Josephine Winslow Johnson knew a lot about Marget’s world. She was born in 1910 in Kirkwood, Missouri, to Quaker parents whose families had been settled in the Midwest for several generations. Her youth was dominated by women — three sisters and five aunts. Johnson’s father was, by her account, distant and gruff, though at least one photograph survives of him looking fondly at a young Josephine riding a horse much too big for her. In her alternatingly abstract and precise Seven Houses: a Memoir of Time and Places (1973), Johnson portrays a mostly happy childhood: she was nurtured, educated, loved, and surrounded by books.
She started writing poetry at the precocious age of 7. One of those poems, which she agreed to publish in the Kirkwood Historical Review in 1968, was written when she was 10:
I should like very much to see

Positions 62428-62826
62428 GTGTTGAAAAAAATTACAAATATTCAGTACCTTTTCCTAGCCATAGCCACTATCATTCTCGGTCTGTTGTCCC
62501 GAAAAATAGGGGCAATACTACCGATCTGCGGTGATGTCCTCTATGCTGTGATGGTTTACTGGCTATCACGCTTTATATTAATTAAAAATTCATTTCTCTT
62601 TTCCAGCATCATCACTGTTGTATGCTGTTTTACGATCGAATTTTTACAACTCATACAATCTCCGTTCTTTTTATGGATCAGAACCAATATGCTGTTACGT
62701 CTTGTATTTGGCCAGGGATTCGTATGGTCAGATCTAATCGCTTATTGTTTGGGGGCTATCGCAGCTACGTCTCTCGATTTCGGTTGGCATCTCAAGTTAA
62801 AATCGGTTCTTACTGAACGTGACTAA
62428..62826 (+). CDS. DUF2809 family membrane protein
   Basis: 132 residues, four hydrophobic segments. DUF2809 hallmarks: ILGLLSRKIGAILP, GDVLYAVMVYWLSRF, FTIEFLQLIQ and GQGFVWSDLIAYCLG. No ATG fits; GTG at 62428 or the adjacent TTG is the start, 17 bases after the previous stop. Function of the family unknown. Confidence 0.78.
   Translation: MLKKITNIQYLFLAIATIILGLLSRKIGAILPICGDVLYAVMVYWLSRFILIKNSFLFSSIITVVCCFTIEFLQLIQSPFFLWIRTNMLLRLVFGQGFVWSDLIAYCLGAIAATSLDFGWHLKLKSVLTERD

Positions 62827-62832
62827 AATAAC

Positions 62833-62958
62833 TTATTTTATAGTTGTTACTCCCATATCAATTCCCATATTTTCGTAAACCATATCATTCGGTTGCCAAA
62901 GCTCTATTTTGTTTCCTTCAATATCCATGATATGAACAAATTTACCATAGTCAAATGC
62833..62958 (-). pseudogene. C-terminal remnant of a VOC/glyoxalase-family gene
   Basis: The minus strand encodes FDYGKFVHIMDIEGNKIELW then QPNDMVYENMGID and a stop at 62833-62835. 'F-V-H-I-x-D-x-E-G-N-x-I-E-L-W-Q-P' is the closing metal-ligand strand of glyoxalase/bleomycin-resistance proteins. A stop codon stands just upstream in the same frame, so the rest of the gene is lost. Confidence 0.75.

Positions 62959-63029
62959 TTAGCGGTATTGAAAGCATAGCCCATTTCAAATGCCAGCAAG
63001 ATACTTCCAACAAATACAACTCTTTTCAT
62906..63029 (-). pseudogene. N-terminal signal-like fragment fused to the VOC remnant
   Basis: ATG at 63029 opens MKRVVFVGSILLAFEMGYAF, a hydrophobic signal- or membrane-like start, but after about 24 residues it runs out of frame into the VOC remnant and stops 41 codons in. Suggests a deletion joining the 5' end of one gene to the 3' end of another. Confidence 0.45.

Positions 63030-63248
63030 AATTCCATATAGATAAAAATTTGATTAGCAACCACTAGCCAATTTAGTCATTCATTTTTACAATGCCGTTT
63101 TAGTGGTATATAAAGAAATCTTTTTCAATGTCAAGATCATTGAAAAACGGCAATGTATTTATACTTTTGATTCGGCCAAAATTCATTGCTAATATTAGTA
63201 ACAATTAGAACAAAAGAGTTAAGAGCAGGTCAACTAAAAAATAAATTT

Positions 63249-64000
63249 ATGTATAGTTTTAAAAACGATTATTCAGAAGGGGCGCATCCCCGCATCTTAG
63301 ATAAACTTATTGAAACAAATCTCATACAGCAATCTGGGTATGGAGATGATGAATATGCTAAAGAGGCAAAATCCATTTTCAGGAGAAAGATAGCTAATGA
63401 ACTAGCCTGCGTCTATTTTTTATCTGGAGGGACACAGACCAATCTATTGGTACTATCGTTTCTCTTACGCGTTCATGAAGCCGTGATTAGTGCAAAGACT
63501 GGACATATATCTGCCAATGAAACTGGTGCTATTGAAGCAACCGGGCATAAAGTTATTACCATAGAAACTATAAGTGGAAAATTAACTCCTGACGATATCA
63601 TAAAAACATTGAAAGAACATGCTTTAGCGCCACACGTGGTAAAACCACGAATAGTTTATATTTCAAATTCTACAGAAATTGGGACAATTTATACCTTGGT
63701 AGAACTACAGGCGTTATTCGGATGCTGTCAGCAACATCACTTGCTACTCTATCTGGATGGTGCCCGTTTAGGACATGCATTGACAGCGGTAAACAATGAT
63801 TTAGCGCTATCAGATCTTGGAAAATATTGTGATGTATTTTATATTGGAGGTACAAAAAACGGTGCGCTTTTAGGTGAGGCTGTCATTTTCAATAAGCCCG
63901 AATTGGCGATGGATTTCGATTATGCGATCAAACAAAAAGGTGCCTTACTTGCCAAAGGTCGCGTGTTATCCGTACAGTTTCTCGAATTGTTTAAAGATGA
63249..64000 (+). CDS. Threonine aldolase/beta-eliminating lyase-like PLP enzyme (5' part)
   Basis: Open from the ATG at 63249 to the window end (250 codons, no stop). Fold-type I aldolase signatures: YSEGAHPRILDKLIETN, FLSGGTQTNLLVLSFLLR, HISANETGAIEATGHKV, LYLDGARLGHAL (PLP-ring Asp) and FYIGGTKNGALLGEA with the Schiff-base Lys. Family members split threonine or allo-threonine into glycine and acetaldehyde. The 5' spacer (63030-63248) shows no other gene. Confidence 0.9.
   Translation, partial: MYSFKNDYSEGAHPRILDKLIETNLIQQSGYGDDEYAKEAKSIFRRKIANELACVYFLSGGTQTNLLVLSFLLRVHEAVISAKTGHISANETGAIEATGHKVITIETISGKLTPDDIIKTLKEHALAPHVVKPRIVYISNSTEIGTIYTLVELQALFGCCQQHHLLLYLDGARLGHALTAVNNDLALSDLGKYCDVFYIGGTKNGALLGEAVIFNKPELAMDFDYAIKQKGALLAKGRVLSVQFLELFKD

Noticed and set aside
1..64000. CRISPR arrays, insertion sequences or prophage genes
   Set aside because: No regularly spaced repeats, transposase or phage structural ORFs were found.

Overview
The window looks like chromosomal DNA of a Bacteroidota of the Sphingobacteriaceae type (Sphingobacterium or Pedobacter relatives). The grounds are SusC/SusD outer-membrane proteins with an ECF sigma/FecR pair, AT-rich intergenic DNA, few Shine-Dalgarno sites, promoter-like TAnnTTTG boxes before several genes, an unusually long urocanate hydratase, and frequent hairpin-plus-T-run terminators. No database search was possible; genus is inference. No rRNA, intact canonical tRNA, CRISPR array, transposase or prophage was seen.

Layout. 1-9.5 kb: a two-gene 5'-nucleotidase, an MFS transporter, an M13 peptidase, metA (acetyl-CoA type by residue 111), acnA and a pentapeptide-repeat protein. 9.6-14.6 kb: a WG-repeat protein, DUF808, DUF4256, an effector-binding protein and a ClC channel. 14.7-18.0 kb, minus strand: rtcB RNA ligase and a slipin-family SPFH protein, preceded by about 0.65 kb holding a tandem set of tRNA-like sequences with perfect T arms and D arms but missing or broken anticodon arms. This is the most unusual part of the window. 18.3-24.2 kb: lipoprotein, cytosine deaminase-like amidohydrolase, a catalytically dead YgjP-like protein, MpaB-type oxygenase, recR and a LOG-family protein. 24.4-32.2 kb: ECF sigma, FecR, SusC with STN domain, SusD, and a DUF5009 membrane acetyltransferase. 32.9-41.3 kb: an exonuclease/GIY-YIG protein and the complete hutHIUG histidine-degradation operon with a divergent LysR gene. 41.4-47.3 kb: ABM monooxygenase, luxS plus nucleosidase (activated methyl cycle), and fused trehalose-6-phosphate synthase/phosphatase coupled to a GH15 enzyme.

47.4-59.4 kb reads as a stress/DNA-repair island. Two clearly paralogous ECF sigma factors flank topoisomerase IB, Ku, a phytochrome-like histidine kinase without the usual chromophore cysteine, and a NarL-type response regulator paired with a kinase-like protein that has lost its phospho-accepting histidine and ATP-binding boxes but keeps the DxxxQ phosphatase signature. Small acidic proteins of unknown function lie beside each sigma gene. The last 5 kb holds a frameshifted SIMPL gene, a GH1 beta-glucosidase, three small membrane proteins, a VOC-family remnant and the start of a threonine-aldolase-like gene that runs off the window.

That queer thing they call gravity
It pulls you to the ground
Without a single sound.
Though not exactly proof of incipient genius, the verse is still a startlingly early example of her commitment to writing (and publishing). In her late teens, she began to publish both poetry and short stories in local magazines like the St. Louis Dispatch, before gaining national attention with work in the Iowa Review, The Atlantic and Harper’s. (I was overjoyed to find some 50 of her stories and articles archived in PDF format on a site that didn’t exist when I’d first heard of her.) In a move rare enough to make headlines today, an editor at Simon & Schuster contacted Johnson directly to ask whether she was working on something longer. Even though publishers used to be far more active in pursuit of new talent, it’s still remarkable that one reached out to a St. Louis University dropout from a small town. This was, after all, the Great Depression. Funds were tight everywhere.